Aussie dollar hits three-year low, as China economy falters


by Beef Central (Australia) 

03 January 2019


THE Australian dollar hit a three-year low overnight, dropping below US70c for the first time since 2016.


Weak Chinese economic data, rising trade tensions between China and the US, and a stronger US dollar sent the local currency as low as US69.8c during overnight trading. The dollar has since recovered a little, trading at US69.95c this morning.


It means the A$ has fallen about 11.4 percent against the US currency compared with this time last year.


This time last month, the A$ was still worth around US73.8c. A year ago it was trading above US78c, with a 2018 peak above US81c in late January.


Lower currency value is advantageous to Australian red meat exporters, making Australian beef and lamb more competitive against US product in international markets, mostly traded in US dollars.


The Australian currency has also faltered against Asian currencies tumbling to an intra-day low of 104.96 Japanese Yen this morning, its lowest point since March last year. The A$ has fallen 15.4pc against the Yen in the past year.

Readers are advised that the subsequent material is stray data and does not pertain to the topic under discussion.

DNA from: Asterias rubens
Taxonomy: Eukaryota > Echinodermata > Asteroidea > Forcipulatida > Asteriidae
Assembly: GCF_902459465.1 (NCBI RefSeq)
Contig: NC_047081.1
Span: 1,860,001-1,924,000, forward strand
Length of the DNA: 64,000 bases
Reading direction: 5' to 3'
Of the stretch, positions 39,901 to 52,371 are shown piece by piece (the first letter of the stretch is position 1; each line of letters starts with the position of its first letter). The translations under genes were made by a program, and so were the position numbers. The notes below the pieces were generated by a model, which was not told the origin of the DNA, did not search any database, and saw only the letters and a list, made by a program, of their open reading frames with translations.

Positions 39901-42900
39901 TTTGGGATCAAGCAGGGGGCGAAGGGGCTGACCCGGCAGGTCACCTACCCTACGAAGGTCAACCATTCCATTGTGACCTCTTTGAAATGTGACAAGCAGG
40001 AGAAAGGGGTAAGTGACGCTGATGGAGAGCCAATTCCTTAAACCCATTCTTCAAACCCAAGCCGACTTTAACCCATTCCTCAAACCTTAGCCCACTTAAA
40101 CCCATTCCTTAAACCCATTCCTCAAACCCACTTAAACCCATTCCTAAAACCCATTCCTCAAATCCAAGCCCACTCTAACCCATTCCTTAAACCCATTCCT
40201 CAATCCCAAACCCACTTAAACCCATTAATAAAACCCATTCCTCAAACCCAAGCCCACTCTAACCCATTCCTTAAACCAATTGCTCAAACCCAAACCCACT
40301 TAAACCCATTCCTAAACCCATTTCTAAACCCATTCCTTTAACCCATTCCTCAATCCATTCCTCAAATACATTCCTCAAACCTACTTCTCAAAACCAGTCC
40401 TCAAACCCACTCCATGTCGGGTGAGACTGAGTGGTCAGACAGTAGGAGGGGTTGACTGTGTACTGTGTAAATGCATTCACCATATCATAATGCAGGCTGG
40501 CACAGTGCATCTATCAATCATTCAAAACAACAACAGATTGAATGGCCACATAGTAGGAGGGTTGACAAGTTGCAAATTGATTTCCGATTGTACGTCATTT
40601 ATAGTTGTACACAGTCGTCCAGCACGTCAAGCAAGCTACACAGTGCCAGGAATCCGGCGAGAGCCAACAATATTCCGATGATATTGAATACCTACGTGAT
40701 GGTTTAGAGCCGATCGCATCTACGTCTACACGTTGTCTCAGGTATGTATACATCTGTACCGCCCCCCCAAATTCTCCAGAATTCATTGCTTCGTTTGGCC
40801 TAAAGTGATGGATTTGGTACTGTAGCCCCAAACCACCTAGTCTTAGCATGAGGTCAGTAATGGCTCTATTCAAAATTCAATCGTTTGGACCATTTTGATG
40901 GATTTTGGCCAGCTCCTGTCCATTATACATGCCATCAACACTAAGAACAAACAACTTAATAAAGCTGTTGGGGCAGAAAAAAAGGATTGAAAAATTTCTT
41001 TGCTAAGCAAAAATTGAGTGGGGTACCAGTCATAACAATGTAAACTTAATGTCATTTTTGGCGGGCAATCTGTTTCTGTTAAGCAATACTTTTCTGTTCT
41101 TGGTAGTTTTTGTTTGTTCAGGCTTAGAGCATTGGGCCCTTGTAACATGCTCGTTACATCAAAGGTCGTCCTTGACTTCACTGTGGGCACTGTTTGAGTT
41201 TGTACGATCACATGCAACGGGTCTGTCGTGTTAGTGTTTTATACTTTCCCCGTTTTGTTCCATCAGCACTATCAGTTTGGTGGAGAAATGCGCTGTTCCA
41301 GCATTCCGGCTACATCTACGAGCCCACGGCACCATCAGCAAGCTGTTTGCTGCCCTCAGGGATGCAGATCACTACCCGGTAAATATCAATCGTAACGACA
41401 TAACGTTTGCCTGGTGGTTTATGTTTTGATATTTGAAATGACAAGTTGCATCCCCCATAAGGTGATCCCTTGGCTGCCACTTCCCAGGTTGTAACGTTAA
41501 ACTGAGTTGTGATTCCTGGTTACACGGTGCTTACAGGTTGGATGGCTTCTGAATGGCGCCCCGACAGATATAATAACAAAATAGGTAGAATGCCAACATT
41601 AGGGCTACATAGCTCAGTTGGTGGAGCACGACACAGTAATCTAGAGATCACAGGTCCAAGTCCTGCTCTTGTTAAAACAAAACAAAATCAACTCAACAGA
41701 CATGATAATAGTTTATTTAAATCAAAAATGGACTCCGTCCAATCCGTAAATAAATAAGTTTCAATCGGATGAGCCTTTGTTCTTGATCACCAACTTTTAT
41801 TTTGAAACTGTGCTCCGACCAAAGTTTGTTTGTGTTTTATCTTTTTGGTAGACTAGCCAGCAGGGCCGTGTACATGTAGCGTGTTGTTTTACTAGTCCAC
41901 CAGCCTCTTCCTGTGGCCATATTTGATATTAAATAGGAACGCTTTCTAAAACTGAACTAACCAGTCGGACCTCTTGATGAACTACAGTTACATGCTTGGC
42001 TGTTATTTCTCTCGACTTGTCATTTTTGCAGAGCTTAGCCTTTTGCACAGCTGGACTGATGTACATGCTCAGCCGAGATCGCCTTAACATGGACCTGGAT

Analysts attributed the sharp drop in currency value to Chinese manufacturing data that came in weaker than expected. Data released on Wednesday showed that China’s manufacturing sector contracted for the first time in more than 18 months, partly impacted by the trade dispute with the US. Economic growth in the September quarter was the lowest in 25 years.


If the US lifts interest rates several times this year as predicted, more pressure could be put on the A$ as investors move their money to the US to get better returns, an analyst said. The Reserve Bank of Australia has held rates at a record low level of 1.5pc since August 2016.


China’s Shanghai Exchange was the worst-performing major stock market in the world last year, trading about 27pc lower than at this time last year...